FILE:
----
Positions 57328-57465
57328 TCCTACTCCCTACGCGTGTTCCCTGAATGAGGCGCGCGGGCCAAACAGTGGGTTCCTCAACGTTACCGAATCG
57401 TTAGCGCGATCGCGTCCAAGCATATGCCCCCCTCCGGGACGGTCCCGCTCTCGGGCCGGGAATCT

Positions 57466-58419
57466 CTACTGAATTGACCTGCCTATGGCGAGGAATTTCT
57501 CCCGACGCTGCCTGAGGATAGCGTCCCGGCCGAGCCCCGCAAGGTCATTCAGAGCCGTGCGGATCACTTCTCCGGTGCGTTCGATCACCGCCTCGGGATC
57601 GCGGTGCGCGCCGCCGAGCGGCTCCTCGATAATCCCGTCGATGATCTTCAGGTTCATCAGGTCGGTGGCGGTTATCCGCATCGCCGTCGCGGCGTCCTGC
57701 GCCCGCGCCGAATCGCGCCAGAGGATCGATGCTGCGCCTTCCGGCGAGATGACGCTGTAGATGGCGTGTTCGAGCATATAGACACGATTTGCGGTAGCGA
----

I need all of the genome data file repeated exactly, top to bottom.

Positions 57328-57465
57328 TCCTACTCCCTACGCGTGTTCCCTGAATGAGGCGCGCGGGCCAAACAGTGGGTTCCTCAACGTTACCGAATCG
57401 TTAGCGCGATCGCGTCCAAGCATATGCCCCCCTCCGGGACGGTCCCGCTCTCGGGCCGGGAATCT

Positions 57466-58419
57466 CTACTGAATTGACCTGCCTATGGCGAGGAATTTCT
57501 CCCGACGCTGCCTGAGGATAGCGTCCCGGCCGAGCCCCGCAAGGTCATTCAGAGCCGTGCGGATCACTTCTCCGGTGCGTTCGATCACCGCCTCGGGATC
57601 GCGGTGCGCGCCGCCGAGCGGCTCCTCGATAATCCCGTCGATGATCTTCAGGTTCATCAGGTCGGTGGCGGTTATCCGCATCGCCGTCGCGGCGTCCTGC
57701 GCCCGCGCCGAATCGCGCCAGAGGATCGATGCTGCGCCTTCCGGCGAGATGACGCTGTAGATGGCGTGTTCGAGCATATAGACACGATTTGCGGTAGCGA